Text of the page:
Two Days in Bahrain
What are the best things to see and do? That's the question on everyone's mind when you only have a limited amount of time to see a new place. I've compiled below a list of activities to pick from, with a recommended time allowance for each. Luckily, Bahrain is a pretty small island so you can actually accomplish quite a lot in a couple of days.
Bahrain's National Museum
With an entrance fee of only 5 dinar, this air conditioned oasis is an absolute paradise. There is a large map of Bahrain on the floor of the ground level which could take an hour in itself to inspect in detail. The upstairs galleries have wonderful life sized reconstructions of daily life in the Arab world. Other sections of the museum display artifacts present a thorough history of Bahrain, particularly during the early Bronze Age and up to the Hellenistic period.
You might also be able to catch a temporary exhibit (I saw Reptiles in the Jurassic Period). If you get hungry, there is a wonderful cafe inside serving both traditional dishes and Western favourites like the Club Sandwich.
Recommended Time: 2-5 hours
Scuba Diving/ Pearl Diving
Read about my pearl dive HERE and watch my 747 dive HERE. Each takes about half the day 8am-1pm or later depending on the dive shop you book through. Both are regular two tank dives. Booking is advance is strongly recommended. If you're a new diver I do not recommend doing the 747. The pearl diving is for those with a lot of patience ;)
Recommended Time: 4-5 hours
This is advertised an an old and traditional souk. In reality, it is a collection of every day objects being peddled by small stores with some 'antique' stores mixed in here and there. If you've been anywhere in the Middle East before these won't be anything new, but if this is your first time its makes for an interesting perusal. The regular souk melts into the gold souk eventually where you can wander in and try on shiny things priced per carat.
Recommended Time: 1-3 hours depending on your affinity for shopping.
The mall at Manama Souk has two very pretty cafes inside, one of those, Saffron, is highly recommended for its traditional Bahraini breakfast. I personally did not enjoy it as much as Lilou (located elsewhere) where you should definitely order shakshuka off the breakfast menu (before noon).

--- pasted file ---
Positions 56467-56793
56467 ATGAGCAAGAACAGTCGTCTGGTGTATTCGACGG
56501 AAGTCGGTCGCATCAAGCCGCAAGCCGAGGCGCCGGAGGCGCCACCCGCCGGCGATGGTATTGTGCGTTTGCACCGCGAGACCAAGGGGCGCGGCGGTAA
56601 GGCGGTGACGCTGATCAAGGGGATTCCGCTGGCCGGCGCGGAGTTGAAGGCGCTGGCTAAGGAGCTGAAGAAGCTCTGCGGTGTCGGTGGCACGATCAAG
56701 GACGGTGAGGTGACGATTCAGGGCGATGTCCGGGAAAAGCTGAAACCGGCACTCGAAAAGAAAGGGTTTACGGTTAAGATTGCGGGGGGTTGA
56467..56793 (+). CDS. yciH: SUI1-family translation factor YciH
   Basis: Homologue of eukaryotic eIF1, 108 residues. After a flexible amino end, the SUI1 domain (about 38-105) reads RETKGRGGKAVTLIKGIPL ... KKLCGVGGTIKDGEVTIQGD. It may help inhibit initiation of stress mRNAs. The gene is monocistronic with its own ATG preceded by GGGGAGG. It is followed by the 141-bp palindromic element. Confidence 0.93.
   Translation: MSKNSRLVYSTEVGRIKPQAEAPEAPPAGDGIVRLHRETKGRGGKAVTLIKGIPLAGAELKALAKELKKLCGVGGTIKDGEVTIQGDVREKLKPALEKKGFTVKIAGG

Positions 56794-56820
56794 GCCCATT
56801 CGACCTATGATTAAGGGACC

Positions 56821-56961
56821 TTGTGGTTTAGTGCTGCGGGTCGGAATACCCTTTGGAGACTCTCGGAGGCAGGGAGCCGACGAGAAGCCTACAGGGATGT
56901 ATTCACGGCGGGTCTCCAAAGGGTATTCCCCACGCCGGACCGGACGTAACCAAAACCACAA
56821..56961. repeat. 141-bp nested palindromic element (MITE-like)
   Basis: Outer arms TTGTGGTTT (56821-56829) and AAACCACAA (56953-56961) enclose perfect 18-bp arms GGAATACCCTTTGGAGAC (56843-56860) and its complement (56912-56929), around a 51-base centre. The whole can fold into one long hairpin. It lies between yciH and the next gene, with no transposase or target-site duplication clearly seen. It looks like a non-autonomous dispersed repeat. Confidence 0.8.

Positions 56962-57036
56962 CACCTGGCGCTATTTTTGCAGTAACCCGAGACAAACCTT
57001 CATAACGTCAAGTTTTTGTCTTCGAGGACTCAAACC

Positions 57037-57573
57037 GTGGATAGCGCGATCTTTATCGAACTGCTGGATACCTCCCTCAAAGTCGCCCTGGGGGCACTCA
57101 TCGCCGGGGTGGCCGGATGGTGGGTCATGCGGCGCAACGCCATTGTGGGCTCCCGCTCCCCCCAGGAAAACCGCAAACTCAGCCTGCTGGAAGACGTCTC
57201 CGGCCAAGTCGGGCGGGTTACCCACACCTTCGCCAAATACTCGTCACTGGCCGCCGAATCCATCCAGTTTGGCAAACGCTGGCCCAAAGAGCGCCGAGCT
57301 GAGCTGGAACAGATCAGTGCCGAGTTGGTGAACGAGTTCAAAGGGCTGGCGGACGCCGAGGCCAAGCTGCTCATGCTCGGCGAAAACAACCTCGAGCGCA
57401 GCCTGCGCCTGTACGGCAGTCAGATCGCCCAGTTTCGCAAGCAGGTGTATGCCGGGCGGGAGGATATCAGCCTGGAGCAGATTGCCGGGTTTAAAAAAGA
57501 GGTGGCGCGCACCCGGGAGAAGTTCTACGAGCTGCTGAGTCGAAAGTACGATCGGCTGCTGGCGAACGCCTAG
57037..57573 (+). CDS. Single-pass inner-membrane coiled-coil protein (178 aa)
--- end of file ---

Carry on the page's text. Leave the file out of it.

From left to right: Shakshuka with whipped labneh at Lilou cafe. Saffron by Jena inside the Manama souk and a traditional Bahraini breakfast platter at Saffron.
If you're a history lover you will spend about half the day here. There is the fort to explore and the adjoining museum. A nightly light show follows at 6 p.m. For a detailed description, read about my trip HERE.
Recommended Time: 3-5 hours
This is a new mall built along a waterfront and has quite a few restaurant options which all have outdoor patio seating for those wishing to soak in the Arabian air. The shops are a mix of Western and Middle Eastern stores. There is a giant kids' playdium, movie theatre and VR play room. Any mall visit makes for a good escape from the heat and dust of the outdoors.
Recommended Time: 1-2 hours
The Lagoon Park
This is an accumulation of various restaurants around a man-made lagoon. A great place to stroll, have tea, and taste various cuisines. The Tea Club World is my favourite stop here. Try the Karak tea with milk!
Recommended Time: 2-3 hours
Tree of Life
This is a 45 minute trip into the centre of the island during which you will drive through oil fields which are only mildly interesting. The tree itself makes for a quick inspection. It is surrounded by a circular wall along which marked plaques commemorate other large trees around the world. A small roofed enclosure acts as an informal museum where plaques about the tree's history and related studies are presented in both English and Arabic. Read about my trip to the tree HERE.
Recommended Time: actual Tree time: 30mins. Roundtrip: 1.5 -2 hours.
Travel Tips for Bahrain
1. There are many Airbnb options and those located in high rise buildings are almost like hotels anyway.
2. Uber works everywhere and is cheaper and more reliable than local taxis which always seem to be running some kind of scam on travellers.
3. If you are travelling without Data, download the GPS coordinates of your destination because addresses are notoriously difficult to find in Bahrain.
4. Drawing money directly from ATMs is an easy way to obtain dinars once you get here but some of them do run out of cash so you may have to hunt down other ATMs.
5. Not all restaurants are licensed to serve alcohol, those located inside hotels typically are.
6. English is widely spoken and communication won't be a problem.
7. Conservative dress is not mandatory but recommended to avoid stares and sunburn.